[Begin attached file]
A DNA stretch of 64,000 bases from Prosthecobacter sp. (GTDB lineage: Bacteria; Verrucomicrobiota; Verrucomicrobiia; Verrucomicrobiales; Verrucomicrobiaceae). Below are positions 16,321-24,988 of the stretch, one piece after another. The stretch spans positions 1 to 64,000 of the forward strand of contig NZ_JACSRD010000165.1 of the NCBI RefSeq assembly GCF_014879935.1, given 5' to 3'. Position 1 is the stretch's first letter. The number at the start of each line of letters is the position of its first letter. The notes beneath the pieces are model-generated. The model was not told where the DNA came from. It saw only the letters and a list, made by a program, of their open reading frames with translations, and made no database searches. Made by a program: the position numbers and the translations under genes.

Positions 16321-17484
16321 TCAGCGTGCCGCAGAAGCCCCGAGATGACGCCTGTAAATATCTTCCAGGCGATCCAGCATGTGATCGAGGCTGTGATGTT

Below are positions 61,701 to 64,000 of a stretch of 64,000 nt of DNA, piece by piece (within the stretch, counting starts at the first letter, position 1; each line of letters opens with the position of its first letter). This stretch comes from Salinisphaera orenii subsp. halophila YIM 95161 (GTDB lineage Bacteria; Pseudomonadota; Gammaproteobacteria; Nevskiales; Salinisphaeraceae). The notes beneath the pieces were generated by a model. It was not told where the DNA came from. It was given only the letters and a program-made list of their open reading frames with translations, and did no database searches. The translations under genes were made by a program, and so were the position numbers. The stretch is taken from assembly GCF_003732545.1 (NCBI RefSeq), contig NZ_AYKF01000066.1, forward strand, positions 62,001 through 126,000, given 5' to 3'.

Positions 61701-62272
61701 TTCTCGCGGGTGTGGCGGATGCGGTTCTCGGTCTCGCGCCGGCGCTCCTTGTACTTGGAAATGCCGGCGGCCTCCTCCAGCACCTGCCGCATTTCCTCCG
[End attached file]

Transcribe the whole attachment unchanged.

A DNA stretch of 64,000 bases from Prosthecobacter sp. (GTDB lineage: Bacteria; Verrucomicrobiota; Verrucomicrobiia; Verrucomicrobiales; Verrucomicrobiaceae). Below are positions 16,321-24,988 of the stretch, one piece after another. The stretch spans positions 1 to 64,000 of the forward strand of contig NZ_JACSRD010000165.1 of the NCBI RefSeq assembly GCF_014879935.1, given 5' to 3'. Position 1 is the stretch's first letter. The number at the start of each line of letters is the position of its first letter. The notes beneath the pieces are model-generated. The model was not told where the DNA came from. It saw only the letters and a list, made by a program, of their open reading frames with translations, and made no database searches. Made by a program: the position numbers and the translations under genes.

Positions 16321-17484
16321 TCAGCGTGCCGCAGAAGCCCCGAGATGACGCCTGTAAATATCTTCCAGGCGATCCAGCATGTGATCGAGGCTGTGATGTT

Below are positions 61,701 to 64,000 of a stretch of 64,000 nt of DNA, piece by piece (within the stretch, counting starts at the first letter, position 1; each line of letters opens with the position of its first letter). This stretch comes from Salinisphaera orenii subsp. halophila YIM 95161 (GTDB lineage Bacteria; Pseudomonadota; Gammaproteobacteria; Nevskiales; Salinisphaeraceae). The notes beneath the pieces were generated by a model. It was not told where the DNA came from. It was given only the letters and a program-made list of their open reading frames with translations, and did no database searches. The translations under genes were made by a program, and so were the position numbers. The stretch is taken from assembly GCF_003732545.1 (NCBI RefSeq), contig NZ_AYKF01000066.1, forward strand, positions 62,001 through 126,000, given 5' to 3'.

Positions 61701-62272
61701 TTCTCGCGGGTGTGGCGGATGCGGTTCTCGGTCTCGCGCCGGCGCTCCTTGTACTTGGAAATGCCGGCGGCCTCCTCCAGCACCTGCCGCATTTCCTCCG